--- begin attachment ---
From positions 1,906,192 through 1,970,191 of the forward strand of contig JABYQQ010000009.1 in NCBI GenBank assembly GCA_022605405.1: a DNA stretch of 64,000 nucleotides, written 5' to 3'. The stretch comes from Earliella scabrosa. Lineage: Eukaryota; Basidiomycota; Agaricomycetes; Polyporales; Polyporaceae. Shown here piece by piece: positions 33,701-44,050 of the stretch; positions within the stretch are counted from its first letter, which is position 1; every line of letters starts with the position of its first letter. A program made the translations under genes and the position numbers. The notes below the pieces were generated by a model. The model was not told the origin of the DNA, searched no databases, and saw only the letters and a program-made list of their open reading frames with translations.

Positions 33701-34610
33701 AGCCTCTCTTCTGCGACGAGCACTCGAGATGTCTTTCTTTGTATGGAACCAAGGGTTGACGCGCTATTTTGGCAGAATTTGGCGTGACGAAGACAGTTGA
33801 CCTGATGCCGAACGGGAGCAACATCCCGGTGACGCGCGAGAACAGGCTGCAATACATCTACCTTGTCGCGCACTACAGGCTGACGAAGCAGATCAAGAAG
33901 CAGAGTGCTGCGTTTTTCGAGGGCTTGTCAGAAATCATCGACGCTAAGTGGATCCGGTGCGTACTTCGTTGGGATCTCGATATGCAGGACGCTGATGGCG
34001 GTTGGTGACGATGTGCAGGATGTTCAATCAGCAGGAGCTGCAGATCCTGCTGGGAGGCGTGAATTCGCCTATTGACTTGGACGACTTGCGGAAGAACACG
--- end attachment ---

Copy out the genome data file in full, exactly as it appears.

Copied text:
From positions 1,906,192 through 1,970,191 of the forward strand of contig JABYQQ010000009.1 in NCBI GenBank assembly GCA_022605405.1: a DNA stretch of 64,000 nucleotides, written 5' to 3'. The stretch comes from Earliella scabrosa. Lineage: Eukaryota; Basidiomycota; Agaricomycetes; Polyporales; Polyporaceae. Shown here piece by piece: positions 33,701-44,050 of the stretch; positions within the stretch are counted from its first letter, which is position 1; every line of letters starts with the position of its first letter. A program made the translations under genes and the position numbers. The notes below the pieces were generated by a model. The model was not told the origin of the DNA, searched no databases, and saw only the letters and a program-made list of their open reading frames with translations.

Positions 33701-34610
33701 AGCCTCTCTTCTGCGACGAGCACTCGAGATGTCTTTCTTTGTATGGAACCAAGGGTTGACGCGCTATTTTGGCAGAATTTGGCGTGACGAAGACAGTTGA
33801 CCTGATGCCGAACGGGAGCAACATCCCGGTGACGCGCGAGAACAGGCTGCAATACATCTACCTTGTCGCGCACTACAGGCTGACGAAGCAGATCAAGAAG
33901 CAGAGTGCTGCGTTTTTCGAGGGCTTGTCAGAAATCATCGACGCTAAGTGGATCCGGTGCGTACTTCGTTGGGATCTCGATATGCAGGACGCTGATGGCG
34001 GTTGGTGACGATGTGCAGGATGTTCAATCAGCAGGAGCTGCAGATCCTGCTGGGAGGCGTGAATTCGCCTATTGACTTGGACGACTTGCGGAAGAACACG